Jussie Smollett Found Guilty of Lying to Police About Fake Hate Crime

The ex-‘Empire’ actor was found guilty of five out of six charges.
Actor Jussie Smollett after his court appearance at Leighton Courthouse on March 26, 2019 in Chicago, Illinois.
Actor Jussie Smollett after his court appearance at Leighton Courthouse on March 26, 2019 in Chicago, Illinois. Ima

Jussie Smollett, the ex-Empire actor, was convicted of orchestrating a racist, homophobic attack against himself and then lying to police about it.

After several hours of deliberations, a Chicago jury ultimately found Smollett guilty on five out of the six counts of disorderly conduct he was facing, according to the Chicago Tribune, capping what was at times a truly bizarre trial—featuring sex, drugs, Pablo Escobar, a judge allegedly “lunging” at an attorney, a shirtless photo of one of Smollett’s attackers, and a prosecutor being asked not to say the N-word. Even Smollett’s defense attorney acknowledged the case was “crazy,” telling jurors in his closing arguments Wednesday, “You are the ones to decide whether this makes sense.”


Smollett’s case dragged on for nearly three years. He was originally charged just weeks after the January 2019 attack, though Cook County prosecutors suddenly and controversially dismissed the case—only for it to be taken over by a special prosecutor that June. Smollett was then indicted on six counts of felony disorderly conduct last year, though he insisted all along that there was “no hoax.” 

As Smollett tells it, he was walking home after buying a tuna sandwich from Subway in the early morning hours when two brothers jumped him, shouted racist and homophobic slurs, put a noose around his neck, and poured bleach on him. 

But Abimbola and Olabinjo Osundairo testified during the trial that Smollett had actually paid them to do that. Smollett wanted attention because he was upset at the way his studio had reacted to a threatening letter he’d received, prosecutors said.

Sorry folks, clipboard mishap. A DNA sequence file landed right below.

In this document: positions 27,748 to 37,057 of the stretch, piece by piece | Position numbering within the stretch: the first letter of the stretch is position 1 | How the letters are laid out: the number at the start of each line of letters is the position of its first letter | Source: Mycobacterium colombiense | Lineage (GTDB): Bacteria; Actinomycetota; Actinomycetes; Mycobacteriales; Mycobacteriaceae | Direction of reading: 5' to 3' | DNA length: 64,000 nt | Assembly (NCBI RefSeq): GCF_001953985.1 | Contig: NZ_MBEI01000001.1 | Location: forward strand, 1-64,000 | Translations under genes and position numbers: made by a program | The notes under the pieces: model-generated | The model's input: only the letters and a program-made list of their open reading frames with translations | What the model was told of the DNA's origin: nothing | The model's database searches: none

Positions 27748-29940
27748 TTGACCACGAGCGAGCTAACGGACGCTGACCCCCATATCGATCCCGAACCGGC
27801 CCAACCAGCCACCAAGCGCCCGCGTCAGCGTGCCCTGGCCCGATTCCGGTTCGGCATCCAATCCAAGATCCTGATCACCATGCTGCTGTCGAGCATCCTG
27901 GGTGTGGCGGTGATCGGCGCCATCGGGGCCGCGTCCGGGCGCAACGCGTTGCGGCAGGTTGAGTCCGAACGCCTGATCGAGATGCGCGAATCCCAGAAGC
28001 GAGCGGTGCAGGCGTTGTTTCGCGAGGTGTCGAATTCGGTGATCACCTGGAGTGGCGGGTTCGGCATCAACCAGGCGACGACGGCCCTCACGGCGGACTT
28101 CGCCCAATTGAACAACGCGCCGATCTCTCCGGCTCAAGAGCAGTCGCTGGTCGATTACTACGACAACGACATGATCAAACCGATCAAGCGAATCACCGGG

“Besides being against the law, it is just plain wrong to outright denigrate something as serious as a real hate crime and then make sure it involved words and symbols that have such historical significance in our country,” Special Prosecutor Dan Webb said in closing arguments Wednesday, according to the Associated Press.

Still, Smollett had vigorously denied any substance behind prosecutors’ evidence, which included surveillance video that showed him and the brothers driving around the spot where the attack would occur days later, a $3,500 check to Abimbola, and a text in which Smollett asked Abimbola for help “on the low.”

Smollett said he’d picked the brothers up for a workout at the time the surveillance footage was captured and that it wasn’t unusual for him to drive in circles, according to the AP. The check, meanwhile, was for a meal and workout program, since Smollett wanted to get fit ahead of a music video. And the text message asking for help was actually about procuring an illegal steroid from Nigeria.

In closing arguments Wednesday, Nenye Uche, Smollett’s defense attorney, insisted the Osundairo brothers were nothing but sophisticated liars, who perhaps attacked Smollett because they wanted money, a gig as security personnel, or due to a combination of homophobia and self-loathing. (Smollett, who is gay, testified he’d masturbated and made out with Abimbola, who said they’d never dated.) 

“You have to have your guard up with them mentally, emotionally, even spiritually,” Uche said of the brothers, according to the Chicago Tribune. “They are highly intelligent, really smart, and they know how to dumb it down so you think they’re victims.”